Three families have pledged $1 million each to the charitable arm of the NY/NJ Super Bowl Host Committee in support of youth centers and playgrounds across the region, the Wall Street Journal reports.
The gifts from the families of New York Giants co-owners Jonathan M. Tisch and John Mara and New York Jets owner Robert Wood Johnson IV to the NY/NJ Snowflake Youth Foundation will help fund some fifty projects, including a community center in the Washington Heights neighborhood of Manhattan, a playground in Newark, and a pool renovation for the Paterson Boys & Girls Club. Laurie Tisch, a member of the foundation's board and founder of the Laurie M. Tisch Illumination Fund, which supports a variety of healthy food initiatives, will contribute $250,000 of the $3 million for three teaching kitchens at Boys & Girls Clubs in Queens and the Bronx.
While organized philanthropic activities have been a regular component of the Super Bowl for at least twenty years, most host cities opt to partner with a national charity to build a Youth Education Town, an education and recreation center for youth, for which the NFL Foundation contributes $1 million and the host committee raises matching funds. This year, the team owners told the host committee they wanted to do more.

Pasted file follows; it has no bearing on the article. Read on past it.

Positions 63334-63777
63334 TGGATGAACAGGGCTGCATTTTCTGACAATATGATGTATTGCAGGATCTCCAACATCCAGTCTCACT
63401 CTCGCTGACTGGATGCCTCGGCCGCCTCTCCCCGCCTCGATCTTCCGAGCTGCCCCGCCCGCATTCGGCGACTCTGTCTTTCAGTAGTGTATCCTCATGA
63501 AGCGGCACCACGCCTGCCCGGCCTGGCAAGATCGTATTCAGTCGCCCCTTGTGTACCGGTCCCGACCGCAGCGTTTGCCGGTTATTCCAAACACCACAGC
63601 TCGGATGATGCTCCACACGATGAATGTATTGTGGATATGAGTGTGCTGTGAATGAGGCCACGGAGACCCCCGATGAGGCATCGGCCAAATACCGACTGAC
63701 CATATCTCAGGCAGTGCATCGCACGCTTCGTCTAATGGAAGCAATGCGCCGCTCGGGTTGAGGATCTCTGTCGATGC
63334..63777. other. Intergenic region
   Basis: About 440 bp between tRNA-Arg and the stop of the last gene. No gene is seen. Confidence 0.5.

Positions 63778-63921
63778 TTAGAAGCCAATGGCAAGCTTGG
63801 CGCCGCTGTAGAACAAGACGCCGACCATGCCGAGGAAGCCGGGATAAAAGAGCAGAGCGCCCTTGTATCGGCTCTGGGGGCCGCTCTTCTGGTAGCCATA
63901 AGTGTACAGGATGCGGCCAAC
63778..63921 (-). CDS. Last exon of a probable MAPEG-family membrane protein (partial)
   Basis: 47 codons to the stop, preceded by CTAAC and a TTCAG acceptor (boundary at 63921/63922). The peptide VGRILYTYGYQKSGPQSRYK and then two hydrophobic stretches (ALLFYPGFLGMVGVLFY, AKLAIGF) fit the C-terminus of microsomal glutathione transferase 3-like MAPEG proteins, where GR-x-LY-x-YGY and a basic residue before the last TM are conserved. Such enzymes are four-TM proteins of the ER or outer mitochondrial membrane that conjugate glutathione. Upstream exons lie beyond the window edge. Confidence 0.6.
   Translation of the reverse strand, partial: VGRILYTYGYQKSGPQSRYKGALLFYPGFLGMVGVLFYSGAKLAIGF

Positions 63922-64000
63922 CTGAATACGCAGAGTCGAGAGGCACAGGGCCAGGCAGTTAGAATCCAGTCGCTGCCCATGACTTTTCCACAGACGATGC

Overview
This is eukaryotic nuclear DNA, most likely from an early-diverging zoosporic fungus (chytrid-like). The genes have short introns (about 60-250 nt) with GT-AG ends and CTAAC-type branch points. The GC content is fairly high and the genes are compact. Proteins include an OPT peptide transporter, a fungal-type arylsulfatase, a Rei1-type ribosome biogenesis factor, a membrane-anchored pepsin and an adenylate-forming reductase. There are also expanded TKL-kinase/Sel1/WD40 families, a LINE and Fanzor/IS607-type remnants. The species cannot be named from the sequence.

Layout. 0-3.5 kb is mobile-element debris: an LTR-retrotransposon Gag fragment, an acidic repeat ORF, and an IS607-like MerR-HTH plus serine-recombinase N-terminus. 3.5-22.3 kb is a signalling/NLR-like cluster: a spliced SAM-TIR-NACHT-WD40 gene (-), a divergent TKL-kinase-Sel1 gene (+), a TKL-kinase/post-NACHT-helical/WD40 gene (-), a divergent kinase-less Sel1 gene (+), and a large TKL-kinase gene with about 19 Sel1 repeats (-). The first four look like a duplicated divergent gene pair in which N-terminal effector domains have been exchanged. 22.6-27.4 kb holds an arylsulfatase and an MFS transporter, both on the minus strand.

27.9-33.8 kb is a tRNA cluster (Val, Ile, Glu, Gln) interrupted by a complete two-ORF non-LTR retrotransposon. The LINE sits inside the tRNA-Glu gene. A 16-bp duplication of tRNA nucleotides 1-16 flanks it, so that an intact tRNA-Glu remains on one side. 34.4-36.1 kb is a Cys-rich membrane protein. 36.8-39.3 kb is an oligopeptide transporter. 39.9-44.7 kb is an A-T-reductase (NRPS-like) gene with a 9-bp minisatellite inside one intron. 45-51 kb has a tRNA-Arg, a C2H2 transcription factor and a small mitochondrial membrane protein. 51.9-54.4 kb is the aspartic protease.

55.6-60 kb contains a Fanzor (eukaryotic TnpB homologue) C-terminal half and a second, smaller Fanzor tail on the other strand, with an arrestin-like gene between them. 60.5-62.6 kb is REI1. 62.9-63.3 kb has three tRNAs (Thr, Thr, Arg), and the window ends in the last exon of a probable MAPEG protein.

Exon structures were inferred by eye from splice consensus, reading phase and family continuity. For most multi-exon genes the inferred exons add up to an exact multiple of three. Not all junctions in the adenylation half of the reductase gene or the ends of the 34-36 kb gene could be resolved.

Including the contributions from the three families, the NY/NJ Snowflake Youth Foundation has raised $11 million for local service projects. "The game has a period of time where people are talking about it," said Johnson, who, in addition to co-chairing the host committee, serves on the foundation's board. "You certainly want community service to be a very, very important part of it. That's what we've tried to do."
While a majority of the Snowflake Youth Foundation projects will benefit towns in New Jersey, with a focus on restoring gyms and fields devastated by Superstorm Sandy, the Journal reports that no funds have been allocated to East Rutherford, home to MetLife Stadium, where Sunday's game will be played. East Rutherford mayor James L. Cassella told the Journal he "thought it was curious that we never heard from them about it or what we could do to possibly benefit from it.... We wanted to do one more [project] to help people with disabilities, but we just didn't have the resources."